• After planting the seedlings, water gently with some seaweed-based fertiliser and then water regularly – daily if there is a dry period, spacing out the watering if there is rainfall. Leeks like moist soil but you do not want it to be too wet.
  • Additional liquid seaweed fertiliser feeding adjacent to the leek plants every couple of weeks will encourage growth.
  • As the leeks grow, cover up any white stem sections with soil as this will help to achieve chunky white leeks. Hoe the soil around the leeks to keep it loose and free-draining.
  • Because leeks are very hardy winter plants, they do not require any protection once seedlings are transplanted.
  • Leeks take approx. 16-20 weeks to fully mature from initial seed planting. To harvest, using a garden fork or trough, carefully uplift the leeks so that leaf sheaths are not damaged.
  • Pest control is often unnecessary for leeks – slugs tend to be the primary pest.
  • If companion planting (highly recommended), grow alongside onions, lettuces, and garlic.

If planting leeks is not viable on your property, make sure you purchase them seasonally from your local market garden, as seasonal leeks are often only $1-2. If wanting value for money, go for the leeks with the thickest, longest white leaf sheath, as it is the white and light green parts that are mostly used in cooking (the dark green tops tend to be very tough, so need to be cooked long and slow to be palatable). Leeks are relatively high in iron and manganese, important for bone formation, free radical defence, and nitrogen metabolism.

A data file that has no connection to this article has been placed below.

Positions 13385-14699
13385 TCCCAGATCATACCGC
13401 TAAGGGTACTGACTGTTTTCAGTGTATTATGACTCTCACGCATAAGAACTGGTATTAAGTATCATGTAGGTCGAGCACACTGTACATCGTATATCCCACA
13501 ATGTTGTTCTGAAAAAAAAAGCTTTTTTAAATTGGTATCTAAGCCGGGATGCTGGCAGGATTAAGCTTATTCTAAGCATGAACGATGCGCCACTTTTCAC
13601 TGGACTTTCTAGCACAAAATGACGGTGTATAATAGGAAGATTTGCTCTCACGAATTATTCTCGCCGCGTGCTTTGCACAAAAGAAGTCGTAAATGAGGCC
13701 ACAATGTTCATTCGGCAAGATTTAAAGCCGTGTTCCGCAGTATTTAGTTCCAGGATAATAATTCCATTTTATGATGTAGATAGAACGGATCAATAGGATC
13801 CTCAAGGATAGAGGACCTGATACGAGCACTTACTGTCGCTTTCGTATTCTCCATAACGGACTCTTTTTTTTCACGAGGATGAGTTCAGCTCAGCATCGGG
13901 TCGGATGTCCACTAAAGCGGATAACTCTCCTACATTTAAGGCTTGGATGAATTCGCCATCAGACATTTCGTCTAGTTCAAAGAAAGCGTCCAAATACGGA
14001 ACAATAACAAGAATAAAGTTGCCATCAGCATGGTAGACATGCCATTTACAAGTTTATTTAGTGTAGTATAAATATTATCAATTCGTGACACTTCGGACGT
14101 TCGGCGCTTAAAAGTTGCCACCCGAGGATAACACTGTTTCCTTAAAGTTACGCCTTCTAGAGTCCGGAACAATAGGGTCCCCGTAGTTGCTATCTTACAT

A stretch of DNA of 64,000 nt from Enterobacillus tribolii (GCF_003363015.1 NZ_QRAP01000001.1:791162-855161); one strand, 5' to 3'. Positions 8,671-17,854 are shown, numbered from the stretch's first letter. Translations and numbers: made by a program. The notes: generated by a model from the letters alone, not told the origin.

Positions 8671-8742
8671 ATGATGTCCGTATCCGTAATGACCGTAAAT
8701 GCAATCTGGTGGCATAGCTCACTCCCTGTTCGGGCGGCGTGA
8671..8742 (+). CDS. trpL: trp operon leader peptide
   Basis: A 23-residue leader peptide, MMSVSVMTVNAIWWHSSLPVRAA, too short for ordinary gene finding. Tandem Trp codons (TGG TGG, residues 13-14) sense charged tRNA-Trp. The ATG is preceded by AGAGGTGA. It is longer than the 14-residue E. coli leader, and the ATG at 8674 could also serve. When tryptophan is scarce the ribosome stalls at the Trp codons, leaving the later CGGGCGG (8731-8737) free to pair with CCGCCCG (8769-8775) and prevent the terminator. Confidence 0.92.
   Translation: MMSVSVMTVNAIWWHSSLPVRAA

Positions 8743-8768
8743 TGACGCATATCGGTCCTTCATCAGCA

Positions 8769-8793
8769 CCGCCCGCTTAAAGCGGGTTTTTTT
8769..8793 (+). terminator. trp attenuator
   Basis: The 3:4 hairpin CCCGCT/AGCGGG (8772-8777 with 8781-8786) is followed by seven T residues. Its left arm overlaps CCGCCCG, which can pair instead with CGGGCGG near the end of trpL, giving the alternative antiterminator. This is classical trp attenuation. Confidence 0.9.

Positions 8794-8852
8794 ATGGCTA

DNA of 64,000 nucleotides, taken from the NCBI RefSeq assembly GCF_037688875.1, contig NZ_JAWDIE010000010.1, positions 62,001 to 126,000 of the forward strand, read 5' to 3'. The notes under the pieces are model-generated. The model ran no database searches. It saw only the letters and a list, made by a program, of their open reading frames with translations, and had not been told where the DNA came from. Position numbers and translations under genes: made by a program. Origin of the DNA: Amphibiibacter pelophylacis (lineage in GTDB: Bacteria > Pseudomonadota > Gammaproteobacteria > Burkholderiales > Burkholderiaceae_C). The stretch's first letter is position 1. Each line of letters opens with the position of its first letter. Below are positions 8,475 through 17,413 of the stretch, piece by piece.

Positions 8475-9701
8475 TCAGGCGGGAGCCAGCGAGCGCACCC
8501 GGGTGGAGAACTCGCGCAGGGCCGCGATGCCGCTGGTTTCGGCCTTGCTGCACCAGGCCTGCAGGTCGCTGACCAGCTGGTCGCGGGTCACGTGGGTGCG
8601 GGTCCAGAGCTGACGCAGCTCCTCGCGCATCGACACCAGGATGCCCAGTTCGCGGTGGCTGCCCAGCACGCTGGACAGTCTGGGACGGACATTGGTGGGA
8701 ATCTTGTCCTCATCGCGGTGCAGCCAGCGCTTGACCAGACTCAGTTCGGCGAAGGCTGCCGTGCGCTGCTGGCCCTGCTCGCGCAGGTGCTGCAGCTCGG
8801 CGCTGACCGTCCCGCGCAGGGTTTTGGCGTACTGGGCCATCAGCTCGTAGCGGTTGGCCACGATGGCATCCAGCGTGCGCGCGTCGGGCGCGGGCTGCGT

Below I share a recipe that showcases the mighty leek in its all glory. Caramelising the leeks adds depth and subtle sweetness to this simple spaghetti dish, perfect for a long lunch with friends or a speedy weeknight meal.

 

Caramelised Leek & Mushroom Spaghetti with pecan pangrattato

Ingredients (serves 4)

Spaghetti:

  • 2 large leeks (white/pale green parts only), leaves/ends trimmed
  • 2 Tbsp olive oil
  • ½ tsp sea salt
  • 6 cloves garlic, peeled and finely chopped
  • 250g brown or white mushrooms, sliced
  • ½ cup (125ml) white wine
  • ½ cup (125ml) vegetable stock
  • 1 Tbsp fresh thyme (or 1 tsp dried)
  • 400g dried spaghetti
  • boiling water
  • juice of 1 lemon